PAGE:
‘Human floor’ breaks record, not bones

Courtesy of Pete Tino

Bill Thomas, Arts & Entertainment Editor

When most folks say “people walk all over me,” it’s a bad thing. When Pete Tino says that, it’s a way of life.

Pete Tino, you see, is “The Human Floor.”

What does that mean? Well, in 2010, at the Shawnee Playhouse in Shawnee On Delaware, Tino set a world record by having 21 women, weighing a cumulative total of 3,531 pounds, stand on his torso, arms, legs and even his face for 10 seconds. The achievement was recorded by the Record Holders Republic.

“Everybody asks me if I meditate when I do this stuff, and I say ‘No. I just do what I do.’ I don’t put any thought it into it,” Tino remarked. “If I think I can do it, I can do it. That’s all there is to it.”

On Saturday, March 3, Tino will return to NEPA for a show at Diane’s Deli & Internet Café in Pittston. In between performances from local bands Our Ashes Remain, One Red X, Psycho 38 and Snow Falling on Cedars, Tino will entertain audience members with an assortment of freakish feats from his bag of tricks, which includes eating and breathing fire, rolling around in piles of broken glass and being sandwiched between beds of nails.

Tino points out that, unlike many sideshow performers, he doesn’t use assistants. The people he gets to throw darts at his chest and swing sledgehammers at those cinder blocks stacked on his stomach aren’t trained professionals. They’re average, unsuspecting people plucked from the audience.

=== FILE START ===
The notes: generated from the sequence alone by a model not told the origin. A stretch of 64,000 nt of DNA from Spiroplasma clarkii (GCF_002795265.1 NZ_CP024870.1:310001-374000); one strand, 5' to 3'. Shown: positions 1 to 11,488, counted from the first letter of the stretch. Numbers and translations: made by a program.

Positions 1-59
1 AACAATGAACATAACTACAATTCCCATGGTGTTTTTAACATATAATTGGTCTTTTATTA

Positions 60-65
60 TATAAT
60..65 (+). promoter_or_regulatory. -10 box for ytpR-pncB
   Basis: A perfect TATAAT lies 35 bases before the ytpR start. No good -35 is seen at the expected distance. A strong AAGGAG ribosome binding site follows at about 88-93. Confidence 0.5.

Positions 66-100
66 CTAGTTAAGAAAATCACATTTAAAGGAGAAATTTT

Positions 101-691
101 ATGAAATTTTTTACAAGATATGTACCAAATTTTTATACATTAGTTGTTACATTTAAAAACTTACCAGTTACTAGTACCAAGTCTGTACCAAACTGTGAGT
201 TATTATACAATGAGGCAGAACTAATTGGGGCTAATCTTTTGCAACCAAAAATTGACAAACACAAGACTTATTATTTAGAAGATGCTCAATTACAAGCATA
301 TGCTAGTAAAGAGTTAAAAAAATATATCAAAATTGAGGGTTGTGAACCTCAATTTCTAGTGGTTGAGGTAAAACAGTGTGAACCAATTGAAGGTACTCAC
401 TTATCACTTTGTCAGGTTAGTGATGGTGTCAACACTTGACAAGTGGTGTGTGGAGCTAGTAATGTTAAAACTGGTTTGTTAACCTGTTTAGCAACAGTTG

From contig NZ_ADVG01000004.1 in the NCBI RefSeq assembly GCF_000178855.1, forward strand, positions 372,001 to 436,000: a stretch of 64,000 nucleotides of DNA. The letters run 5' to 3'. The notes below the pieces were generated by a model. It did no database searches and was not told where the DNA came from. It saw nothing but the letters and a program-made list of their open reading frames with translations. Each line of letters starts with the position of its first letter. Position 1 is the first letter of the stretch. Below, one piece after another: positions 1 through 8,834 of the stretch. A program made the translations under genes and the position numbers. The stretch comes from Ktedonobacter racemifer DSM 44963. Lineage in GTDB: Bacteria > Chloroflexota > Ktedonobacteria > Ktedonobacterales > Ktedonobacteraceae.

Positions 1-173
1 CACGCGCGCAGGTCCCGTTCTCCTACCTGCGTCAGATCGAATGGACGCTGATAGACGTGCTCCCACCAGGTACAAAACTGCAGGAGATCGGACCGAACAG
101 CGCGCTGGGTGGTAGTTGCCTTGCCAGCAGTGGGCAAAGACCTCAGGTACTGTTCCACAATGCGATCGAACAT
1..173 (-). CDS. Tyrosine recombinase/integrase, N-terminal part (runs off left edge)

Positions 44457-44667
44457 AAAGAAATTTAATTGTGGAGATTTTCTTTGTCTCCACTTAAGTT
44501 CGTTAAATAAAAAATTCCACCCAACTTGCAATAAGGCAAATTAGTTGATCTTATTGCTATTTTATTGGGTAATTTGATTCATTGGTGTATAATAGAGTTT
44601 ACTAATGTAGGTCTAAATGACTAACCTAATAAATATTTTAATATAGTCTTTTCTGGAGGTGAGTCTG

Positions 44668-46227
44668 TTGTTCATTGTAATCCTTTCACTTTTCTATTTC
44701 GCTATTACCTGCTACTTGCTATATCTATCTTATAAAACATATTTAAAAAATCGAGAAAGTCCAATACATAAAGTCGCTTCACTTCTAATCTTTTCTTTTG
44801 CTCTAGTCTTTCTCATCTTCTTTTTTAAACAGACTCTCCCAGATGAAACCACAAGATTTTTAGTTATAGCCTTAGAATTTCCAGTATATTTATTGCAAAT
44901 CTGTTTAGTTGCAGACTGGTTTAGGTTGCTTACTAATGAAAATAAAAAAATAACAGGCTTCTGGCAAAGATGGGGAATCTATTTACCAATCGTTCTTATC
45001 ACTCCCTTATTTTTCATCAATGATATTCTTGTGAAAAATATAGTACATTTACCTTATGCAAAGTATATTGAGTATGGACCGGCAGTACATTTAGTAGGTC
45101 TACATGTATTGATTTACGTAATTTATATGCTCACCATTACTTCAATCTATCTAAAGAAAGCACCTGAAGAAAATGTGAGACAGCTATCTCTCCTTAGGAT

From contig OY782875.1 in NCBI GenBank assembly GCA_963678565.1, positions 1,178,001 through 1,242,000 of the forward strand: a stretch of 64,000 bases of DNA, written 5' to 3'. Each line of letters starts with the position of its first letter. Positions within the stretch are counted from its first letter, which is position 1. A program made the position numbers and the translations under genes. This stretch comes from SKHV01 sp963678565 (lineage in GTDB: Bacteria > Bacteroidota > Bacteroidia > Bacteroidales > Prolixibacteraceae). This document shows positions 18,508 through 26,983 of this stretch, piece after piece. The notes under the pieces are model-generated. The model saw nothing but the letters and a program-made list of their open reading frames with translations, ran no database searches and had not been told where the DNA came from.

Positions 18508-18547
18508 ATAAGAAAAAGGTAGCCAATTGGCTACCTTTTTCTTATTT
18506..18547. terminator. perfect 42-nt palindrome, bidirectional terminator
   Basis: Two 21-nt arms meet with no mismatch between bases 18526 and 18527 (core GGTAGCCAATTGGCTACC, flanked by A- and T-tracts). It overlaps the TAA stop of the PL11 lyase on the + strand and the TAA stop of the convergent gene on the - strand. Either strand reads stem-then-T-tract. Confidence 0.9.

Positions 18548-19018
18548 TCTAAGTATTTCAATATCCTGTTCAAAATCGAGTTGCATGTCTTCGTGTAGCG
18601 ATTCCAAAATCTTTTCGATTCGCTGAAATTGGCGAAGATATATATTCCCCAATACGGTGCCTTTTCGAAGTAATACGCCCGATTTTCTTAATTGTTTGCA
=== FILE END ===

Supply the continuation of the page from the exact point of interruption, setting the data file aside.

In addition to whatever else he has in store for those who check out the Diane’s Deli show, Tino will also try to break his record. As always, he’s looking for the audience to get involved.

Specifically, Tino hopes to get at least 24 girls to come and stand on him, hoping for a combined weight of 4,000 pounds, or two tons.

Strange as Tino’s act may seem, his abilities have landed him TV appearances on such show as “America’s Got Talent” and “The Tyra Banks Show” among others. Despite pushing his body to the very limit literally hundreds of times throughout his life, though, Tino said he’s never been seriously injured.

“This one time, I was on a bed of nails with two girls standing on top of me. I had my arms outstretched and I had my bracing onto something. One of the girls went to get off me and she stepped right on my arm. It pushed my elbow in,” he said. “It felt a little funny at the time, but the next morning I couldn’t move my arm. I thought I broke it, but it was OK. I got lucky.”

Admission for the show at Diane’s Deli in Pittston is $5. The event starts at 9 p.m. For more information, call 570-602-5200 or visit “The Human Floor” on Facebook.

The Human Floor Double Beds Of Nails At Mayfaire On The Green from Pete Tino/The Human Floor on Vimeo.

The Human Floor Cinder Block Act At Club Oasis from Pete Tino/The Human Floor on Vimeo.

The Human Floor Jeep Run Over from Pete Tino/The Human Floor on Vimeo.